Protect Your Affiliate Marketing Efforts

Affiliate marketing has been a great thing for many companies and has allowed a large number of people to work from home. However, as with any good thing, there are those intent on abusing it and turning it from a way to make a legitimate living into a tool for thievery. It doesn’t matter where on the affiliate program ladder they are—affiliate, merchant or buyer—scammers and fraud can appear anywhere. 

However, as with any other fraudulent activity, if you keep your eyes open and your wits about you, you will see the signs and be able to disengage before too much damage is done. Here are some things you ought to look for, some red lights that can save you money, time and a great deal of aggravation.

Abusive Affiliates
Affiliates bent on fraudulent activities typically have their efforts revolve around the payment model, which is usually a pay-per-click or a pay-per-action (sale, registration, etc.) and can be either a manual thing or, in the case of pay-per-click affiliates, fully automated through the use of scripts, called “click bots” that mimic the activities of real human visitors. There is also the danger of credit card fraud and other fraudulent activities designed to simply generate commissions. 

You can eliminate many of these problems by taking a close look at those sites that are applying to your affiliate program. By performing some due diligence ahead of time, you will be able to save yourself a lot of headaches later on. Here are some of the things you should do and a few things to watch for once your affiliate is onboard.

Determine Your Payment Strategy
Forget pay-per-click, the fraud potential with that is far too high. As long as you have something to sell, stick with a pay-per-sale (or at least a pay-per-action) model. It is safer for you and more difficult—though not impossible—to defraud.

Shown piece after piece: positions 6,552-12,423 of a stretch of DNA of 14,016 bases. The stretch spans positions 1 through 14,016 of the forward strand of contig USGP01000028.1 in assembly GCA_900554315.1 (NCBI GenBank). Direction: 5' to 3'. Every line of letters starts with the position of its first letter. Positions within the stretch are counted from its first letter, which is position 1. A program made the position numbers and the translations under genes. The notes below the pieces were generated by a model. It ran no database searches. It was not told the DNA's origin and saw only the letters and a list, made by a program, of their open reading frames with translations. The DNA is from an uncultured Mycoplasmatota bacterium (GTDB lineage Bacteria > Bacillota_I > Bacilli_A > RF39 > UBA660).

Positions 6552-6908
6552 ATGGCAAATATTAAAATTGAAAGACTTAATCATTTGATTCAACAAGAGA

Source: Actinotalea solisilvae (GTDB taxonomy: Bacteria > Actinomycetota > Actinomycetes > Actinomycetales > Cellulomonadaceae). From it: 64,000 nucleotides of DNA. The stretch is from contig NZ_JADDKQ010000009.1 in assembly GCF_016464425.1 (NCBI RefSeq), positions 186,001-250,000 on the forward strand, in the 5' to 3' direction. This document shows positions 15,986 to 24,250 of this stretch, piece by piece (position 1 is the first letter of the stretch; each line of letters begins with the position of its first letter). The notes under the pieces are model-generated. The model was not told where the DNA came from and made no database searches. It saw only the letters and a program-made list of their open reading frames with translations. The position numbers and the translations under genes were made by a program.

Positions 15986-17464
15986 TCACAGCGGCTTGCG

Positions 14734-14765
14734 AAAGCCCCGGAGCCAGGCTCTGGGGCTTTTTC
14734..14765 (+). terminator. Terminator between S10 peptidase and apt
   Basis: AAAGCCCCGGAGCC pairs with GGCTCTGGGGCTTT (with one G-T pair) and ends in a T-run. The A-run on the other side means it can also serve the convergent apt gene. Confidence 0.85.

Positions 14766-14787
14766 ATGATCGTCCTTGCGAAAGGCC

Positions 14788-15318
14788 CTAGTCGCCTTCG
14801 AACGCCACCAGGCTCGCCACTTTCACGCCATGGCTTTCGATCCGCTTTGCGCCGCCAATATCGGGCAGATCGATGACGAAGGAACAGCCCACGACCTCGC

Research Your Applicant
Are they a first time affiliate or have they built up a track record? If so, when and where and what kind of track record is it? When you visit their site, do all their links work? Do they take you to where you expect to go? Do merchant banners stand out or are they grouped into a massive banner wall? You want to have a thorough knowledge of your potential affiliates.
 
The Welcome Call
Your affiliate manager should contact each affiliate applicant over the telephone. During this call you will begin to develop a relationship with the new applicant and get to know them. You will also evaluate potential traffic, discuss expectations, offer campaign suggestions and inform them of any special affiliate promotions you may be running.

Managing the Metrics
Once your affiliate is up and running, you need to keep an eye on what they are doing. The two primary metrics you need to be looking at are traffic patterns and conversions. Traffic patterns are simply the flow of visitors through their site and where they go once they click on the affiliate’s banner ads. Conversions are those clicks coming to your site that end in either a sale or some other valuable activity such as filling out a registration form. Exactly what counts as a conversion is up to you.

When it comes to conversions, you want to play the averages. The results of your affiliate should not deviate too much from the established average conversion rates (usually about 1-3 conversions per 200 product views) for your business. If they are too low, your ad is probably in the wrong place. If they are too high, you need to consider whether or not your affiliate is using incentives or placing fake orders.

How do your affiliate conversions stack up against the traffic they are producing? To put it another way, if you see a great deal of traffic from an affiliate but few or no conversions, then there may be a problem, especially if you are running a pay-per-click program and your non-affiliate conversions are significantly higher. This is an illustration of why you want to move away from a pay-per-click model and go to a pay-per-sale one instead.